Monday, July 19, 2004

Resource center building sets for cornhole fest

Good things happening

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Some physically challenged individuals are learning employment skills by pitching in to help the Work Resource Center in Walnut Hills.

The job trainees are creating 80 cornhole platforms for the Cincinnati Cornhole Fest. The event is a double-elimination cornhole tournament, Aug. 21 at Lunken Playfield, 262 Wilmer Ave., Linwood.

"We will use the tournament as a fund-raiser for WRC," said Amanda Harper, communication manager for the resource center. "The cornhole sets are being constructed from building materials rescued from a landfill through Building Value, which is a job-training enterprise of WRC that salvages good condition building materials."

The Work Resource Center is a nonprofit agency that helps people overcome disabilities so they can become self-sufficient through work. It is at 2901 Gilbert Ave., Walnut Hills.

To register for the tournament, call Harper at 281-2316 or find a registration form at

Scholarship from RPI

Brian Holcomb, a 17-year-old senior at Princeton High School, has been recognized for his many activities at the school, but none as big as his latest honor.

He has been singled-out as the school's single most promising science and math student by Rensselaer Polytechnic Institute, Troy, N.Y.

With the recognition goes a $60,000 scholarship to attend the Institute.

"This was big," said Brian, who plans to attend the Institute and study mechanical and electrical engineering.

"None of the other honors I have receive meant as much to me as this."

Brian is ranked fourth in his class. He is junior class vice president and Key Club treasurer-elect.

He is a member of the National Honor Society, the marching band, the Spanish National Honor Society and is the first percussionist in the Symphonic Band.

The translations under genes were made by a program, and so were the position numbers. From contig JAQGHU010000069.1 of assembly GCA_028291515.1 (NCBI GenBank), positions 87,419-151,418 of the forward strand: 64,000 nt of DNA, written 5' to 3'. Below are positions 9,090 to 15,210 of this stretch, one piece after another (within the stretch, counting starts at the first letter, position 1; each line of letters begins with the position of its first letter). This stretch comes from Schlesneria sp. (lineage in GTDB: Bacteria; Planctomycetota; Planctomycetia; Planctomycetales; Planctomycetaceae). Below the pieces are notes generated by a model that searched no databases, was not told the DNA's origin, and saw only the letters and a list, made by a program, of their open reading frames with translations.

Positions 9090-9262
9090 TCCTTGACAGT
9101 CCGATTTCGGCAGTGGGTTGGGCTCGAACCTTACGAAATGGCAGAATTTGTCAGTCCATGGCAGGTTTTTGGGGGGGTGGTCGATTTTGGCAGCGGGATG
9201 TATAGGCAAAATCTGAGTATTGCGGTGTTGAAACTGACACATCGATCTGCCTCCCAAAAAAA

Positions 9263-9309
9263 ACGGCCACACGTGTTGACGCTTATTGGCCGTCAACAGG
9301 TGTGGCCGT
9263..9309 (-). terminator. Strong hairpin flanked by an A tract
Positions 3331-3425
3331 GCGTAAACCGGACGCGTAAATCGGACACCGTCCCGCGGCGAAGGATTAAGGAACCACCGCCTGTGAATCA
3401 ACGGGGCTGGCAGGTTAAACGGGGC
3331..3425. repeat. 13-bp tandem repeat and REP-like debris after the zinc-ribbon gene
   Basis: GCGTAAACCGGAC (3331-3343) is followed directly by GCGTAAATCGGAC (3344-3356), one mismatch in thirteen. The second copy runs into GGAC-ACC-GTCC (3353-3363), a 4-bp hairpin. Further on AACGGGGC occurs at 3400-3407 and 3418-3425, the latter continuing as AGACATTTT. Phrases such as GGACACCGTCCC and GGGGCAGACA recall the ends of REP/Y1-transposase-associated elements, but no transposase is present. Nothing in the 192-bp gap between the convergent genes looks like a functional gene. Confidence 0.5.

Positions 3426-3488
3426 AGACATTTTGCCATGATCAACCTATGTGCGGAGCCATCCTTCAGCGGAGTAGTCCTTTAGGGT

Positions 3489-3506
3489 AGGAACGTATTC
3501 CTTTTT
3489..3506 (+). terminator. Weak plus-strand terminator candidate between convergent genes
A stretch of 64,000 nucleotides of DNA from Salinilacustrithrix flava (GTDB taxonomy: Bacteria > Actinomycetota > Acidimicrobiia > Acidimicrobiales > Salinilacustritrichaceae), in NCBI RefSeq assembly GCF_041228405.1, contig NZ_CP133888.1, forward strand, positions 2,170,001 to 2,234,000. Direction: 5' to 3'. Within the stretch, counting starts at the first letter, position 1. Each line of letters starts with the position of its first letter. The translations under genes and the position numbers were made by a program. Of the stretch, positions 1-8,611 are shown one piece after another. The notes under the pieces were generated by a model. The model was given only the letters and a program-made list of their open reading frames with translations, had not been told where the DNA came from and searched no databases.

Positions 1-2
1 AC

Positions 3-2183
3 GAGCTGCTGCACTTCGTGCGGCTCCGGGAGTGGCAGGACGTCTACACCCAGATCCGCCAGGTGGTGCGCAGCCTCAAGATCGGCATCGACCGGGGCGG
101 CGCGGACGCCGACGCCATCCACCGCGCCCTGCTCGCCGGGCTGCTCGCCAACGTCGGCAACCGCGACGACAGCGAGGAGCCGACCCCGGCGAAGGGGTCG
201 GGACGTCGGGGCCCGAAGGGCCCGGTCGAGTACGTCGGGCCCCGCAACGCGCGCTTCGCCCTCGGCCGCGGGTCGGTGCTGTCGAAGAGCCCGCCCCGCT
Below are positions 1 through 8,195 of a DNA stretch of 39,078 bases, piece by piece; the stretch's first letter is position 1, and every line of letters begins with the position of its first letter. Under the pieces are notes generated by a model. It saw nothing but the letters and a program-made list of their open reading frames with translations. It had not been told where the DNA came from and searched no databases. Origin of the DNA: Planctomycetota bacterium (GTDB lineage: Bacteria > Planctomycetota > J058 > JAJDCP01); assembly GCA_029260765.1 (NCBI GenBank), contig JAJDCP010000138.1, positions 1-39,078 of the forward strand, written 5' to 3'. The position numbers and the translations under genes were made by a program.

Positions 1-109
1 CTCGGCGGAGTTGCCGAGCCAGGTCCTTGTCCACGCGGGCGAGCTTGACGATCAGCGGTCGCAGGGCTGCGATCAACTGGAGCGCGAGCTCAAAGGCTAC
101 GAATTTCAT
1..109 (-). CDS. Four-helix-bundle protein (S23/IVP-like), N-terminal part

The Rensselaer Medal is awarded to 2,700 secondary schools throughout North America, Latin America, Europe and Asia. To be honored, a student must be a junior and possess exceptional abilities in math, science and technology.

Brian is the son of Alan and Jean Holcomb of Sharonville.

Classic College Fair

Four $1,000 scholarships will be given to high school students by the Fifth Third Foundation during a Classic College Fair noon-4 p.m. Sept. 19 at the Westin Hotel, downtown.

The College Fair is part of the Procter & Gamble Ohio Classic, which is a four-day celebration featuring a football game between Bethune-Cookman College and Grambling State University Sept 18 at Paul Brown Stadium.

Fifth Third is sponsoring the Jammin' For Education seminar in which students in the End Zone Club can network and participate in classroom instruction.

GIVING BACK: Blood donors honored

Twenty people have been honored by the Hoxworth Blood Center for achieving milestones from June 30 to July 13 in donating blood and platelets. Those honored have now donated at least 10 gallons.

Leading the list was Carl J. Heck of Cold Spring, who reached the 25-gallon level.

Others honored:

David M Keller, Mariemont, 23 gallons; Daniel E. Baker, Harrison, 22; and Serman L. Peeno, Glendale, 21.

Harold E. Pietz, Forest Park, and Paul N. Bauer, 18. Arthur V. Tucker, Fairfield; William H. Miller, Loveland; and James W. Hartman, Springfield Township, Hamilton County, 16.

Gary R. Glassmeyer, Reading, 15; and Gregory A. Agricola, Springfield Township, Hamilton County, 14.

Jim F. McGinnis, Norwood; Louis J. Branno, Colerain Township; and James J. Achberger, Milford, 13.

Gary J. Woebkenberg, Amberley Village, 12.

Sara C. Payne, Fairfield, and Michael G. Laugle, Colerain Township, 11.

Robert J. Geis, New Richmond;Elizabeth F. Horn, North College Hill; and William E. Stanforth, Mason, 10.

Blood donors now have a chance to win a $2,500 professional grill from Frontgate Outlet Center and Hoxworth.

For information about donating, call (513) 451-0910 or go online at

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